Mother’s Day

Mother’s Day. May 8th, 2016.

Another date that I added to the list of “firsts” I’m compiling. The list of firsts after the passing of my mom. Halloween. Thanksgiving. Christmas. My 28th birthday. Chels’ 30th birthday. Mother’s Day.

The question I kept asking myself was, “How do I celebrate Mother’s Day without my mom?”

Mostly, I avoided talking about it all day because I’m a shining example of emotional health. Chelsea would try to bring it up and I would play it off as if everything was fine.

The question lingered though – “How do I celebrate Mother’s Day without my mom?” 

My best attempt at an answer: differently than I used to.

I miss my mom. I miss my mom beyond words. The grieving of the soul transcends language.

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I had a dream about her the other night. She had surprised me at a party. We laughed, hugged and then started two-stepping together. My mom was the first person to teach me how to two-step and I never missed an opportunity to dance with her. It was fitting.

She just kept smiling the whole time and I could distinctly hear her gravely, West-Texas laugh. As we were dancing though I was suddenly jolted awake. I’m not 100% sure why. I started to panic because I didn’t want the dream to be over. In vain I attempted getting back to sleep to see her face again, but to no avail. I spent the next 5 minutes crying not knowing the next time I would see her that vividly.

Again though – How do I celebrate Mother’s Day without my mom?

Differently than I used to.

I used to always do two things for my mom. First, I would find a Mother’s Day card from the humor section of the card isle. In it I would try to write something witty because my mom possessed a silver tongue and was the most quick witted woman I have ever met. It was her love language.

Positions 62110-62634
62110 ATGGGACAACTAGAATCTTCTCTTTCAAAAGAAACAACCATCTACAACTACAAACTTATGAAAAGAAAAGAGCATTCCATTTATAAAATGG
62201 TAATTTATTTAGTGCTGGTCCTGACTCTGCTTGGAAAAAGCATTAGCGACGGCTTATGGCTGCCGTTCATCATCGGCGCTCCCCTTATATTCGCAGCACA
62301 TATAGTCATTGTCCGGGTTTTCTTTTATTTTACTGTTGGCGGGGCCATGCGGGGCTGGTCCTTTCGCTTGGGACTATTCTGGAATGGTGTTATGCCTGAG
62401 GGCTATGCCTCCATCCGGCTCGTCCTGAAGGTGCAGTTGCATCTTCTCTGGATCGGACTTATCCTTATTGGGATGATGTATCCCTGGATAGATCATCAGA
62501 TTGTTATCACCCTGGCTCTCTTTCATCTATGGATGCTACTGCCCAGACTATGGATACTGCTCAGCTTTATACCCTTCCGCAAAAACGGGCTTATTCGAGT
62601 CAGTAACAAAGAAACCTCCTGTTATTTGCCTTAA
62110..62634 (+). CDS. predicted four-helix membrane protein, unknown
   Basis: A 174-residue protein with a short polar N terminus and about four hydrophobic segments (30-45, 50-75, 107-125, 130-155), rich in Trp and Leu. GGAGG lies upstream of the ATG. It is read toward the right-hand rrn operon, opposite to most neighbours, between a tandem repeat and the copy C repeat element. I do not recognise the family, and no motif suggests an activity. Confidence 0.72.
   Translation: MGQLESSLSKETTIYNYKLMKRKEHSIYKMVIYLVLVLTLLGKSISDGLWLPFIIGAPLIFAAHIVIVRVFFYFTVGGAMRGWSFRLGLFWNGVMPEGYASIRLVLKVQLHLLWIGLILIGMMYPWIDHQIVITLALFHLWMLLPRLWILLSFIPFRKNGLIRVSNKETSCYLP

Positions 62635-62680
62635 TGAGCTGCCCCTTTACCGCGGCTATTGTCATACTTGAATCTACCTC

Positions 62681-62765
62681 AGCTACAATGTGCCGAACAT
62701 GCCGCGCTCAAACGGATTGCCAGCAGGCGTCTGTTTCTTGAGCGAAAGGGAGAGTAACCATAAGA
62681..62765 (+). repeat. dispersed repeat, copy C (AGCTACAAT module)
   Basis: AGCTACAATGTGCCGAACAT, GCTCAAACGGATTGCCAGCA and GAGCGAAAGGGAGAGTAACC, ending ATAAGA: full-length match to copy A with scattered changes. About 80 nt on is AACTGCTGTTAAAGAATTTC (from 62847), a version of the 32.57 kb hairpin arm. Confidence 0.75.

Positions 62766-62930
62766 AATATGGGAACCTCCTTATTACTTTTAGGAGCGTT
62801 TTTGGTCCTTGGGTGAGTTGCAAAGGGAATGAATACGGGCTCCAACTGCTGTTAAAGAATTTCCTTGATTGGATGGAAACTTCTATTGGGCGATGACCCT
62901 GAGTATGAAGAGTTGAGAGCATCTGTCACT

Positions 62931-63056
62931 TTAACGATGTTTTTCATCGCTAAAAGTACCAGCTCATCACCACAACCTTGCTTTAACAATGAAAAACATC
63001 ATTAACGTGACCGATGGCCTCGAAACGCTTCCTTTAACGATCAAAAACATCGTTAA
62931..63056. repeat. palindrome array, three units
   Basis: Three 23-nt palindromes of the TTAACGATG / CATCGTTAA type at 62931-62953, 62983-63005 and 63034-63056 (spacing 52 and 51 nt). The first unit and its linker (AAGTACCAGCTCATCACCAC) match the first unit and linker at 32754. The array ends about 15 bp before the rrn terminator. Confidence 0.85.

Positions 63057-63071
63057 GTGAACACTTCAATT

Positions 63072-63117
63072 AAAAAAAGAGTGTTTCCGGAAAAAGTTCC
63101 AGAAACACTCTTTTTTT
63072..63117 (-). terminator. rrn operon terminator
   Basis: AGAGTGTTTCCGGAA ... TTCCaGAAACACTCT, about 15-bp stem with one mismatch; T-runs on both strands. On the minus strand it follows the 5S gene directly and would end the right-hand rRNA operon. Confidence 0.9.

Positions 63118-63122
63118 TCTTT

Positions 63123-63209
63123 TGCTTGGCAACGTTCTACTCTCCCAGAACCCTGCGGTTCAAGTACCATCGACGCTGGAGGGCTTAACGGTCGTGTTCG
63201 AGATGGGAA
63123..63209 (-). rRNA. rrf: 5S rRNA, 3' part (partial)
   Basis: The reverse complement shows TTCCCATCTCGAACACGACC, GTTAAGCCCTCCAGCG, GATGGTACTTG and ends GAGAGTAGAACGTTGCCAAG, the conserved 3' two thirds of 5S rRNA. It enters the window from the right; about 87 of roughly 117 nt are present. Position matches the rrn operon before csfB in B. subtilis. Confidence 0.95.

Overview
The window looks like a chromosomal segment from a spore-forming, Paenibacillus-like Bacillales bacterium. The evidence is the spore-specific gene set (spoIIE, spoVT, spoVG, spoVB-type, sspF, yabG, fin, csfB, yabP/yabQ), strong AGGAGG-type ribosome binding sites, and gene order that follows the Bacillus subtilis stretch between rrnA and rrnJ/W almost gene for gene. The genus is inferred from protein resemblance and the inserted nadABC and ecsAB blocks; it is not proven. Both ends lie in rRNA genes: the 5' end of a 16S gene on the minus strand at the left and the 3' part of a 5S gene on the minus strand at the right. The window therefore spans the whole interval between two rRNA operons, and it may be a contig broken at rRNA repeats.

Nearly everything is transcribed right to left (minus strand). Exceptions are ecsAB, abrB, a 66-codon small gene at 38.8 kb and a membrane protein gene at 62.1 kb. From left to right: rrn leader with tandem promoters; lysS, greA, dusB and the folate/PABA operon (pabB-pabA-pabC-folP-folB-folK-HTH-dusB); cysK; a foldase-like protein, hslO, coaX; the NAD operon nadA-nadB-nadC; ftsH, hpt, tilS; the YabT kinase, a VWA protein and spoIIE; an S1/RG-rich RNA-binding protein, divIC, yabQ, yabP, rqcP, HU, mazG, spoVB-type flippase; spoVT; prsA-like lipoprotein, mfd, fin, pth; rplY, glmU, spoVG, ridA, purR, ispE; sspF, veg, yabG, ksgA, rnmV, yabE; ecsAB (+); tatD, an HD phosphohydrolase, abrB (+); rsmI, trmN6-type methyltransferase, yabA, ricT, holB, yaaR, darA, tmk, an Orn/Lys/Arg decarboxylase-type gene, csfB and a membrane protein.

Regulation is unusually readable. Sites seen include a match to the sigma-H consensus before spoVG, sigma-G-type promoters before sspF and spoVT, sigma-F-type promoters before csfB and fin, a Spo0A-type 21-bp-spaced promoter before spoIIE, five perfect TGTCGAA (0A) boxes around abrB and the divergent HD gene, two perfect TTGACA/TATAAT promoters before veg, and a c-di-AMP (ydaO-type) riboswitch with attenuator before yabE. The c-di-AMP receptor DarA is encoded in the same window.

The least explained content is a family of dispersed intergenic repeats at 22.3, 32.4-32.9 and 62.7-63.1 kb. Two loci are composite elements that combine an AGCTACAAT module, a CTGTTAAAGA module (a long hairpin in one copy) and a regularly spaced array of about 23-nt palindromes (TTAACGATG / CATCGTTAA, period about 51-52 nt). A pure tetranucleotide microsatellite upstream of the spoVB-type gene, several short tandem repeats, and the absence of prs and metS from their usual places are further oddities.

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Yet, if you knew my mom, you also knew that she was a total softy. Therefore, second, I would always write a more heartfelt note and put it inside the card itself. It too usually had traces of humor, but mostly I shared my gratitude for having the best mom a son could hope for.

So what did I do this year?

I cried. I prayed. I thanked God for the incredible 27 years he gave me with my mom. Then, I thanked Him for all the “second mom’s” who helped raise me. Since I took after my mom so much personality wise, God knew it would take a village to raise my stubborn self. He absolutely provided. I never lacked other moms who cared for me, fed me, or put me in my place when I needed it, which rarely ever happened because I’m an angel…*slowly walks away without eye contact*

Lastly, I turned to my attention to Chelsea Senee, my beautiful wife and the mother of my child. The woman who looks well to the ways of her household and does not eat the bread of idleness. The one I rise up and call blessed. The one who I praise saying: “Many woman have done excellently, but you surpass them all.”

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So how did I handle this “first”?

I reflected with tears and thankfulness. I celebrated the present with gratitude. Lastly, I looked forward with expectancy to the day where I see my mom again and get to finish that two-step.

 

 

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